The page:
The security researcher who discovered the Krack Wi-Fi vulnerability has discovered a slew of other flaws with the wireless protocol most of us use to power our online lives (via Gizmodo). The vulnerabilities relate to how Wi-Fi handles large chunks of data, with some being related to the Wi-Fi standard itself, and some being related to how it’s implemented by device manufacturers.
The researcher, Mathy Vanhoef, calls the collection of vulnerabilities “FragAttacks,” with the name being a mashup of “fragmentation” and “aggregation.” He also says the vulnerabilities could be exploited by hackers, allowing them to intercept sensitive data, or show users fake websites, even if they’re using Wi-Fi networks secured with WPA2 or even WPA3. They could also theoretically exploit other devices on your home network.
There are twelve different attack vectors that fall under the classification, which all work in different ways. One exploits routers accepting plaintext during handshakes, one exploits routers caching data in certain types of networks, etc. If you want to read all the technical details on how exactly they work, you can check out Vanhoef’s website.
According to The Record, Vanhoef informed the WiFi Alliance about the vulnerabilities that were baked-in to the way Wi-Fi works so they could be corrected before he disclosed them to the public. Vanhoef says that he’s not aware of the vulnerabilities being exploited in the wild. While he points out in a video that some of the vulnerabilities aren’t particularly easy to exploit, he says others would be “trivial” to take advantage of.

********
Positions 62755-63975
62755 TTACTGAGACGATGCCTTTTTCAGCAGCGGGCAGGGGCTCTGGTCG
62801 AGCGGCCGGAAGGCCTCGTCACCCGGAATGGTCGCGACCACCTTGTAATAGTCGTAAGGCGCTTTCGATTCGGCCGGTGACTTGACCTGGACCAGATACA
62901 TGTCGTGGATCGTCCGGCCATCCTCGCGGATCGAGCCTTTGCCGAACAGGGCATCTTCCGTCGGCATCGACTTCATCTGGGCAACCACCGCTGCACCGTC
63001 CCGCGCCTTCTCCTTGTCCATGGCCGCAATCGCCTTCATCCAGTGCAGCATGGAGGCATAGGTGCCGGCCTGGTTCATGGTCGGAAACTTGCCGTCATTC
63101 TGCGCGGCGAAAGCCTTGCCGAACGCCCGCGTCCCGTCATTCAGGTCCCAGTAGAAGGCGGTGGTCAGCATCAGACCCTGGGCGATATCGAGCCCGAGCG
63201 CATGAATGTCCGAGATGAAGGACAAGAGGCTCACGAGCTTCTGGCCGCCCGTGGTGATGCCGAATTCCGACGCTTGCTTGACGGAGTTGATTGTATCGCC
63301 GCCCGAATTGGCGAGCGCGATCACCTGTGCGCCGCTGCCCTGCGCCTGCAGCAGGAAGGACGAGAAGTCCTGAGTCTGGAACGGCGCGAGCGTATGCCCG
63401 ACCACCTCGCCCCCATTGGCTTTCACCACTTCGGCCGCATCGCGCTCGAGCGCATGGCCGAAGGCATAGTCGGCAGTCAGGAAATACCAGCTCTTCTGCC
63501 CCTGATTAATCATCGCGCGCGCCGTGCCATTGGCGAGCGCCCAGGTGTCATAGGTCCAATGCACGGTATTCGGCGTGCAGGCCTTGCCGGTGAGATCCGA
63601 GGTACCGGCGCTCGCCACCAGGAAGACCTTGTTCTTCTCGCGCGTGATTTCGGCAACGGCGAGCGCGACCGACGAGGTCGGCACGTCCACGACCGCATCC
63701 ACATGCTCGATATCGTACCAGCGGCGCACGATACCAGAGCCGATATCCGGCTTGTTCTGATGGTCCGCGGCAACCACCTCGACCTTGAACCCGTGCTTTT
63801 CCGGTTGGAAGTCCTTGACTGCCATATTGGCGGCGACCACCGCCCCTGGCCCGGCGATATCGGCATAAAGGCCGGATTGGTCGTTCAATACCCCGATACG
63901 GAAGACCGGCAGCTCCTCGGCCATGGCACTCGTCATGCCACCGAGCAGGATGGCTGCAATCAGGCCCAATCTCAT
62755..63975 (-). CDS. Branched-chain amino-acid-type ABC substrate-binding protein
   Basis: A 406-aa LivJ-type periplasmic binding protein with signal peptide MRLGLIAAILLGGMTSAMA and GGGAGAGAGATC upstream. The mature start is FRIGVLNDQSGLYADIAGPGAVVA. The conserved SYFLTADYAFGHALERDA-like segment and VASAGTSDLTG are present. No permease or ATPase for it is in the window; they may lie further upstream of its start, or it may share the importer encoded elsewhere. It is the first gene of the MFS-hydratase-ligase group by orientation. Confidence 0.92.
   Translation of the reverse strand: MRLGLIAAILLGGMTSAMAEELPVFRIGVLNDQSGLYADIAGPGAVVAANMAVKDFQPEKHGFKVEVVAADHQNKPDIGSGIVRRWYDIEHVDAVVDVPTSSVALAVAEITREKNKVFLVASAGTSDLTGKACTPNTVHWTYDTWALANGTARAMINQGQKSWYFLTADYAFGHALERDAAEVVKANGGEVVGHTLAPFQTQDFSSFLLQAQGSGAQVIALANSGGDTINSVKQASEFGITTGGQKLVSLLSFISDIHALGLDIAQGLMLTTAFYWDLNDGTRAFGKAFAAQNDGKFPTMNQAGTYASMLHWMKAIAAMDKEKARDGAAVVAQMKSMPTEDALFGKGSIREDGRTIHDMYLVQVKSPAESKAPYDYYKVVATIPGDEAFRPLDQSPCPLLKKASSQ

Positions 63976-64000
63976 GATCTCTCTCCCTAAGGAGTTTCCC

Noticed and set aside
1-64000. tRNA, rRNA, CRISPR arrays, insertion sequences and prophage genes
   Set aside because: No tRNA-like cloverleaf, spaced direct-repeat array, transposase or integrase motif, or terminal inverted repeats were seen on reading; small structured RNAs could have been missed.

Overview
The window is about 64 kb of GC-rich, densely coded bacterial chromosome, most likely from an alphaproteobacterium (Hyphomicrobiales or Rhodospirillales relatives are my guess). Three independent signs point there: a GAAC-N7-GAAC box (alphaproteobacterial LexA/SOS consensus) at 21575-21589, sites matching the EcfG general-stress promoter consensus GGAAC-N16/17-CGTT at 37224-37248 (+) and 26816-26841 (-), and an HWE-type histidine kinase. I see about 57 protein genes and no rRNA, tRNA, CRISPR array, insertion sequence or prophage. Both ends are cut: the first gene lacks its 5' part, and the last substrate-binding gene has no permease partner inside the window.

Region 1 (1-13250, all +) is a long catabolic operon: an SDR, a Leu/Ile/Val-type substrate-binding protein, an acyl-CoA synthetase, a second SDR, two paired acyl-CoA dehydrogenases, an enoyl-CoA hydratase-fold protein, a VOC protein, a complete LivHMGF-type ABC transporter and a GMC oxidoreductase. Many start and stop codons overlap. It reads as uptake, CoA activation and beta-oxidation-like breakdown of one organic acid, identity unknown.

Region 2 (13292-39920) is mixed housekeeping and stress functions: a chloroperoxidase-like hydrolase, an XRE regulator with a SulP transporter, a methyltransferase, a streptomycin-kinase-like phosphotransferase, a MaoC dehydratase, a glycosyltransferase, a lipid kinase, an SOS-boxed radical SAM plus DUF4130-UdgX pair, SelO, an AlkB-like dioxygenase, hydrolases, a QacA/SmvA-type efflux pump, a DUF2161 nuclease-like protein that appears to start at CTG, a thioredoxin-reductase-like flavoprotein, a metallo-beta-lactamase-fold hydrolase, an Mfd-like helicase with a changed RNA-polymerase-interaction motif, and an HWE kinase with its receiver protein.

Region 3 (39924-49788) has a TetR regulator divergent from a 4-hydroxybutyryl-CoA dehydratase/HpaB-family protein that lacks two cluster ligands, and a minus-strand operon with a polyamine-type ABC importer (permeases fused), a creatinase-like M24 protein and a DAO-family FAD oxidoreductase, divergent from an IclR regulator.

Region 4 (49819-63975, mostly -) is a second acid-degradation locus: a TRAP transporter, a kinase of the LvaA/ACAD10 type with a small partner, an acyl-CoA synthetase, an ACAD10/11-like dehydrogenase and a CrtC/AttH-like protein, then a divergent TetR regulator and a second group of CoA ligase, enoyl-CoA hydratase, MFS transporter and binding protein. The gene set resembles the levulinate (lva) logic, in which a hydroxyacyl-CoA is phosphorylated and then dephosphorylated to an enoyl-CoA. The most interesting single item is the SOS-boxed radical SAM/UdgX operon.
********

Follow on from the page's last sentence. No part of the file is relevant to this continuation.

Vanhoef points out that some of the flaws can be exploited on networks using the WEP security protocol, indicating that they’ve been around since Wi-Fi was first implemented in 1997 (though if you’re still using WEP, these attacks should be the least of your concerns).
Vanhoef says that the flaws are wide-spread, affecting many devices, meaning that there’s a lot of updating to do.
The thing about updating Wi-Fi infrastructure is that it’s always a pain. For example, before writing this article I went to check if my router had any updates, and realized that I had forgotten my login information (and I suspect I won’t be alone in that experience). There’s also devices that are just plain old, whose manufacturers are either gone or not releasing patches anymore. If you can, though, you should keep an eye on your router manufacturer’s website for any updates that are rolling out, especially if they’re in the advisory list.
Some vendors have already released patches for some of their products, including:
- Linux Wireless
As for anything else you need to do, Vanhoef recommends the usual steps: keep your computers updated, use strong, unique passwords, don’t visit shady sites, and make sure you’re using HTTPS as often as possible. Other than that, it’s mostly being thankful that you’re not in charge of widespread IT infrastructure (my deepest condolences if you, in fact, are).